U.S. District Judge Vince Chaabria selected the first federal trial accusing Monsanto’s glyphosate-containing weed killers of causing cancer. The case of California resident Edwin Hardeman will be tried as a bellwether among more than 620 pending in the federal litigation in February 2019.
The trial is scheduled six months after the first case among more than 9,000 went to trial in a California state court. School groundskeeper DeWayne “Lee” Jackson was awarded $289 million after a jury found that his regular use of Monsanto’s Roundup and Ranger Pro herbicides caused him to develop non-Hodgkin lymphoma. His award was later reduced to $78 million.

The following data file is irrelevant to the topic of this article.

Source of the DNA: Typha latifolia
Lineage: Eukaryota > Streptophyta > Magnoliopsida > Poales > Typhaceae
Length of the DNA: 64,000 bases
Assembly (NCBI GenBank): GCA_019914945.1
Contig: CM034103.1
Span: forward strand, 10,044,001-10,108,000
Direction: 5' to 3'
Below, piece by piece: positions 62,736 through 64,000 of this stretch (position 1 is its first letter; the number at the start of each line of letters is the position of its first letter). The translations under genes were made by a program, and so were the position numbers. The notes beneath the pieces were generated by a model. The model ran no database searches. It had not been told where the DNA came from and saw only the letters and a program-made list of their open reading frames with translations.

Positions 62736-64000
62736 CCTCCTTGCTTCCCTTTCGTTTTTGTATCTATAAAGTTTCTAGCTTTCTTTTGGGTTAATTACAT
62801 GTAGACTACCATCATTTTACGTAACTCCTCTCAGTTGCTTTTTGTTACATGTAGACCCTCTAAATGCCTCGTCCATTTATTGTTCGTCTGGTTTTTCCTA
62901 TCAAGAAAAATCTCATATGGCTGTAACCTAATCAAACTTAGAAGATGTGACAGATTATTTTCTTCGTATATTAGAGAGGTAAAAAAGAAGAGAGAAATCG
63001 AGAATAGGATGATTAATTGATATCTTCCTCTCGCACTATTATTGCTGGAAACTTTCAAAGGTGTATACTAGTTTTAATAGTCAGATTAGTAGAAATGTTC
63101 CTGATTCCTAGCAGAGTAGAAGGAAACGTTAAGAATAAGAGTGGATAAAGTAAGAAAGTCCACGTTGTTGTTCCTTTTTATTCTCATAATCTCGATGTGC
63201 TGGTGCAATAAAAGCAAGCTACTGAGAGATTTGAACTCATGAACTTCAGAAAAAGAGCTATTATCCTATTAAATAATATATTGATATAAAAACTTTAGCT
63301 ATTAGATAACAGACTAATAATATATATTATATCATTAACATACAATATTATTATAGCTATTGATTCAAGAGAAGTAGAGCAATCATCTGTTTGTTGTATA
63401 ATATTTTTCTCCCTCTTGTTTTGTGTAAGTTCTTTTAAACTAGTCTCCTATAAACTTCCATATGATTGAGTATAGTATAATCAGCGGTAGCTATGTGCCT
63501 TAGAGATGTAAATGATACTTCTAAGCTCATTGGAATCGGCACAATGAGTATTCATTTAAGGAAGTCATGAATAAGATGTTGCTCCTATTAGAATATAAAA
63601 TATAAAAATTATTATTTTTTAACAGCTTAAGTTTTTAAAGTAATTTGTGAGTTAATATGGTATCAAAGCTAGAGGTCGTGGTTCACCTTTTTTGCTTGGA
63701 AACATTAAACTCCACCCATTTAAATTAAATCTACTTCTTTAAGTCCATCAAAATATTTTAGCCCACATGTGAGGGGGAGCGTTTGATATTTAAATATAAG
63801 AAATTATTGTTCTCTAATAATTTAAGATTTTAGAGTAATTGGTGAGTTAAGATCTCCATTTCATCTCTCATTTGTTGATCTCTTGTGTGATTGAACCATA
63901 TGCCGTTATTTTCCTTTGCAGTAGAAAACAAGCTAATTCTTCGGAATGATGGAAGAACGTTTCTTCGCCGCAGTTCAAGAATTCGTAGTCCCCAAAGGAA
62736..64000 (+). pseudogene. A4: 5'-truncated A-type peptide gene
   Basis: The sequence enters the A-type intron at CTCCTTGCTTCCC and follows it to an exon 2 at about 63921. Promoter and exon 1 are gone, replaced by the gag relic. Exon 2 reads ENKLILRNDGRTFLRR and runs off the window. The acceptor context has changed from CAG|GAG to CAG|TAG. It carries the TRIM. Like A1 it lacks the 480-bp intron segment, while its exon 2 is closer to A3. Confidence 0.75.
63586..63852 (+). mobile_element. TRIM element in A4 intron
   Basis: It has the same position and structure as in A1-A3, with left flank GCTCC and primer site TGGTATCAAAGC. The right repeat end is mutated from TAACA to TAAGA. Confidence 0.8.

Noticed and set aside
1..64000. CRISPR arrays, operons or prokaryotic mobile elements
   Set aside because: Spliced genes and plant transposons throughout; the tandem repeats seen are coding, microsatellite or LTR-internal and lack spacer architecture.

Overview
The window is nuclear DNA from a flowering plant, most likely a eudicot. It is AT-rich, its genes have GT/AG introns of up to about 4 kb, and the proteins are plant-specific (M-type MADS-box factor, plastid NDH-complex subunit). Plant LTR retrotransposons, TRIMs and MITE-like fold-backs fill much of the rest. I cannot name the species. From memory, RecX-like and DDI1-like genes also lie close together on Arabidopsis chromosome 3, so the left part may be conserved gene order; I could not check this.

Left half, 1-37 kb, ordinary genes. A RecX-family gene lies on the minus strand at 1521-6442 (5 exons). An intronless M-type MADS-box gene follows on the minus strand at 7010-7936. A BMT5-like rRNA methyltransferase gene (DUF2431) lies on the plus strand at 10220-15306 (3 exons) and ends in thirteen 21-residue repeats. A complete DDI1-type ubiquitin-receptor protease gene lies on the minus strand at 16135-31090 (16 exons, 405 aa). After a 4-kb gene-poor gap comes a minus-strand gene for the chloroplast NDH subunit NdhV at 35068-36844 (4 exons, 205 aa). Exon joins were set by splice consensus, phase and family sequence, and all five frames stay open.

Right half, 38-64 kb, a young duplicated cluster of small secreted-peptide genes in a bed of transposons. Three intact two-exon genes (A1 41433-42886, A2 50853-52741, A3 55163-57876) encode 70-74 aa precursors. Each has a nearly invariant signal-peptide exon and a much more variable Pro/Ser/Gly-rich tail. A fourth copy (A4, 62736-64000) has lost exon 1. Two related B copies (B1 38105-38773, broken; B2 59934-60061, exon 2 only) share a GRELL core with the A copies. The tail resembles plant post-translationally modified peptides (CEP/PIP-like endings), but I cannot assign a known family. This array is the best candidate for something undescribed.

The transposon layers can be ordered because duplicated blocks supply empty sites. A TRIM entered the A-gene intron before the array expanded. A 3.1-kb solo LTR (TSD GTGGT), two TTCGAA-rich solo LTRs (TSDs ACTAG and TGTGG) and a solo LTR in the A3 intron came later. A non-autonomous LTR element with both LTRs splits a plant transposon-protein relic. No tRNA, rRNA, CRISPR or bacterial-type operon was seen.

Bayer, which acquired Monsanto in June, says it will appeal the decision, and will continue to fight the claims despite the World Health Organization’s International Agency for Research on Cancer (IARC), in 2015, listing glyphosate, the active ingredient in Roundup and Ranger Pro, as a probable carcinogen. Since the multi-million-dollar verdict in August, Bayer’s shares took a 30 percent nosedive.
Hardeman filed his lawsuit against Monsanto a year after his February 2015 non-Hodgkin lymphoma diagnosis. He claims he used “large volumes” of Roundup regularly since the 1980s to control poison oak and other weeds on his property.
A month after Hardeman’s case is scheduled to go to trial, the next Roundup case in California state court is scheduled to take place. An elderly couple requested, and was granted, an expedited trial due to their advanced age and terminal diagnoses. The couple claimed to have used Roundup regularly in their home garden. Both were diagnosed with non-Hodgkin lymphoma.
Another Roundup trial in a Missouri state court is expected to begin later in 2019.